10. Walter Shwe

          Only 395 units for 2019 is absolutely pathetic. The messily 1% growth cap is just as pathetic. That’s why Matt Williams is fast becoming a NIMBY zealot on par with the likes of Eileen Samitz. BTW if Davis voters don’t like their Council representatives, just vote them out rather than engaging in NIMBY socialist obstructionism.

          1. David Greenwald

            Again, I don’t think that’s a fair characterization of Matt. However, there are some problems with his data interpretation.

        11. Matt Williams

          David Greenwald said …. You’re offering one interpretation of what the numbers show (and then acting as though it is the only one).

          Your parenthetical comment is a unilateral inference on your part.  Nowhere in anything I posted did I imply or overtly state any such thing.  I have stated often here on the Vanguard that for the vast majority of questions I believe there is no single “right” answer … rather there are many right answers, which are more or less “right” depending on your framing/biases.  That is even more true in interpretations which are like opinions … everybody has one.

          Bottom-line, the data is the data … and is part of the public record.

          For example Walter’s interpretation is that “395 is absolutely pathetic,” but that interpretation only holds up if your framing is that unless Davis added 395 jobs in the same period, the City has taken on a net negative fiscal and environmental obligation by adding housing that is inhabited by residents who have to (choose to) commute to employment across the Causeway or down I-80 in the Bay Area.

          Walter has no idea what a NIMBY actually is, so his spewing his customary venom at me just shows how disconnected from reality he is.  He could actually reach out to me and sit down over a cup of coffee and become informed, but he probably will be too lazy to do so,  if he did he would learn that I very publicly fought for an additional 3,000 to 5,000 beds at Nishi in the 2018 election.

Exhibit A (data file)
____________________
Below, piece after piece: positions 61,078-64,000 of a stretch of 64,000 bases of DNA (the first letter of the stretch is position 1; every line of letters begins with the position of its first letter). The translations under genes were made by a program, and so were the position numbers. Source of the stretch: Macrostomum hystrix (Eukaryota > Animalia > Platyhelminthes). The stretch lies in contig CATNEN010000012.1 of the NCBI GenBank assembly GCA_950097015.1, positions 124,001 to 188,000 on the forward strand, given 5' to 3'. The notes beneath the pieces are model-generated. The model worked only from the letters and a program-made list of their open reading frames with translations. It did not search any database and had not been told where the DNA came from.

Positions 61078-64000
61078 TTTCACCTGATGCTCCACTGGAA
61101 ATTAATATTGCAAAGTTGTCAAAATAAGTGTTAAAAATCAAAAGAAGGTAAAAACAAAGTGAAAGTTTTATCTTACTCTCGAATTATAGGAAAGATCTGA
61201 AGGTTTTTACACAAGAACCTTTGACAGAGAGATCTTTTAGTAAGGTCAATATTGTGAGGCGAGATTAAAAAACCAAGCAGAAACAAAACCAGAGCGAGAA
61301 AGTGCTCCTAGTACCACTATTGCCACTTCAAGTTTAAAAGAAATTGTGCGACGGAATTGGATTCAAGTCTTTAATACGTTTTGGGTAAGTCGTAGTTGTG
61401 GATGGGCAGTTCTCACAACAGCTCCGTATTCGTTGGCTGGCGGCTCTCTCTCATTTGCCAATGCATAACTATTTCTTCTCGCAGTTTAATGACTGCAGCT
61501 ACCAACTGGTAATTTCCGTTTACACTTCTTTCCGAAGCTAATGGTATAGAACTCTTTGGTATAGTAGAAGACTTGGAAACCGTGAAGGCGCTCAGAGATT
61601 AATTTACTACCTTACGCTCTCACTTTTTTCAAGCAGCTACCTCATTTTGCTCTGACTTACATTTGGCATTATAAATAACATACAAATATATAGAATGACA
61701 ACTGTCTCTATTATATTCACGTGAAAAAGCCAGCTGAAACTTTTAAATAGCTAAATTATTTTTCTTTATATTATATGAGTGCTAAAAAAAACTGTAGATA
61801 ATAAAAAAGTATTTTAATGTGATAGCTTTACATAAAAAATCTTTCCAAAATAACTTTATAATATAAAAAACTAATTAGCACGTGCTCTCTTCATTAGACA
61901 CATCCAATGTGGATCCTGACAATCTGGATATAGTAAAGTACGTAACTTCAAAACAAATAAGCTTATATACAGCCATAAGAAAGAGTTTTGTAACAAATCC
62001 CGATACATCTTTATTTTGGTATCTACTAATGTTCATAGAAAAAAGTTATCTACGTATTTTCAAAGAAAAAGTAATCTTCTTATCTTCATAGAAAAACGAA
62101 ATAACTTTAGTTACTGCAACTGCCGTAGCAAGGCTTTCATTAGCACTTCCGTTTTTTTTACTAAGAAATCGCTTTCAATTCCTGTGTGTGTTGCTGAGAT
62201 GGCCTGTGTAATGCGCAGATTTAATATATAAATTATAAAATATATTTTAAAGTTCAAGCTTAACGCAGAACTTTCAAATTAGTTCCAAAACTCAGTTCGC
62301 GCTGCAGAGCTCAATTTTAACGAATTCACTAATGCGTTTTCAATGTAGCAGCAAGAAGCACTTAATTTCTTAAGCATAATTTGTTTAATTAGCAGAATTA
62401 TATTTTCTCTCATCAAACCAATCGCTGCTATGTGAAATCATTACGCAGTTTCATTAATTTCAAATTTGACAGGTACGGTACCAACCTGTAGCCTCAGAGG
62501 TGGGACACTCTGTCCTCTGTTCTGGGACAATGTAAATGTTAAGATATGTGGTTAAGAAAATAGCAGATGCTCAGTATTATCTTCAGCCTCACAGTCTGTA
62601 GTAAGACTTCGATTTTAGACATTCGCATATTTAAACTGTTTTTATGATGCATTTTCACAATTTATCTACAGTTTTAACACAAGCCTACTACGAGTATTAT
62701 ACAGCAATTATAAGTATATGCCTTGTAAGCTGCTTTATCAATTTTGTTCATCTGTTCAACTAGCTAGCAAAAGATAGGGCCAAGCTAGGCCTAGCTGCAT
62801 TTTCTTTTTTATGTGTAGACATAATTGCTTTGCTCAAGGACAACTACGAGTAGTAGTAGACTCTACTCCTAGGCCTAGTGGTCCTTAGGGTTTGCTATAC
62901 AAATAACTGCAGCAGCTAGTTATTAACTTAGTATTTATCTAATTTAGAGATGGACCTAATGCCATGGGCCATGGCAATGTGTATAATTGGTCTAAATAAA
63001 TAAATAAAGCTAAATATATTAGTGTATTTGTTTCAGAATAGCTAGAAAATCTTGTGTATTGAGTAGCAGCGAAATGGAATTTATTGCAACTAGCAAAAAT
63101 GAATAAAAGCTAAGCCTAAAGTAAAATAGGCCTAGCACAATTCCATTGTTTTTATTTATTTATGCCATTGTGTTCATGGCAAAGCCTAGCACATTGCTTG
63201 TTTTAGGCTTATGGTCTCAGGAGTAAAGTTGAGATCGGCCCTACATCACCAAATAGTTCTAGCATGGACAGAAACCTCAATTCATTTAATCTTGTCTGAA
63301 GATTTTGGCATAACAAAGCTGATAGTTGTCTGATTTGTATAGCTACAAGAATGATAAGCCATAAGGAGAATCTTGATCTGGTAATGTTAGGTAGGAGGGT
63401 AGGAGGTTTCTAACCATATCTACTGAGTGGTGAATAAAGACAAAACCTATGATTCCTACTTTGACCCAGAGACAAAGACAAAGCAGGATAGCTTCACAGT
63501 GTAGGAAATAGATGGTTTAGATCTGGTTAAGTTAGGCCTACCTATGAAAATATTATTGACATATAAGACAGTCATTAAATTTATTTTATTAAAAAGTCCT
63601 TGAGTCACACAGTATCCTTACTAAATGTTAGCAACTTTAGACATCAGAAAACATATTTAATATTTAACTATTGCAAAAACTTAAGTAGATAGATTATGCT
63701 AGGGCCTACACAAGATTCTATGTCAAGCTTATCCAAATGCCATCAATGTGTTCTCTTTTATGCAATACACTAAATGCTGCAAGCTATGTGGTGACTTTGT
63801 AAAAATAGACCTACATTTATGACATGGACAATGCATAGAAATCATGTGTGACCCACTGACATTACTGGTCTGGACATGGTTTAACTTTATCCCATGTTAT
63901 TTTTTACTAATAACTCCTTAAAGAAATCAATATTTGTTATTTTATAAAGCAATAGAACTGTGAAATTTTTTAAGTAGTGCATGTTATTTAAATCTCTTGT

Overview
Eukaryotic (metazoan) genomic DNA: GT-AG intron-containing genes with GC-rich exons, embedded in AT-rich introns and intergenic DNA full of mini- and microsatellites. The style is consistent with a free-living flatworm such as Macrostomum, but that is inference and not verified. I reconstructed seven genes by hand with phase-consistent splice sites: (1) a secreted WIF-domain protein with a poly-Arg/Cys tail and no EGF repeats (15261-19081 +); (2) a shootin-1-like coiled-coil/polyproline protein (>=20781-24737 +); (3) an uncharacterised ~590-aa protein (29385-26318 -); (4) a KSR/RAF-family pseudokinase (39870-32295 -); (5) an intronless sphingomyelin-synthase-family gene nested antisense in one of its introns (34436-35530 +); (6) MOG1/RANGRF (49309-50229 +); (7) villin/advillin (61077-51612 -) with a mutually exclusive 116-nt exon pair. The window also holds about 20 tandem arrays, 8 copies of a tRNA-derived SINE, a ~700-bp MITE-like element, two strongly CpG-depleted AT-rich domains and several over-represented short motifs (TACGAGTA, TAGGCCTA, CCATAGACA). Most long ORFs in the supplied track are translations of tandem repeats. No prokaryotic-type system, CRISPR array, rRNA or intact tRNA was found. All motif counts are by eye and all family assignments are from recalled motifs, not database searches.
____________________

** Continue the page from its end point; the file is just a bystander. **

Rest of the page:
1. David Greenwald

            The data may be the data, but the interpretation you offered does not necessarily follow from the data. Part of the problem is that the data you are offering are at the 30,000 level. But that masks the changes that took place. (1) all units are not created equally. (2) the shift from peripheral to infill. (3) the shift to multi family apartments rather than single family homes. The result is that the market in 2018 was the not the market that existing in 1996.

        12. Matt Williams

          Don, the insults of Mark and Walter don’t bother me at all.  What would be more useful whenever an insult is thrown about, is for the person making the insult to explain why they believe the insult is warranted.  For example, in my 6:05pm comment to Mark the first sentence (which either could be insulting or could be accurate) is followed by a cleasr explanation of why I thought his prior comment fell way, way short of the mark.
          Mark’s reply, “Coming from you, Matt, that statement is hilarious” provides no insight into where the humor in my 6:06 comment lies, or why it is particularly humorous coming from me.

  2. Richard McCann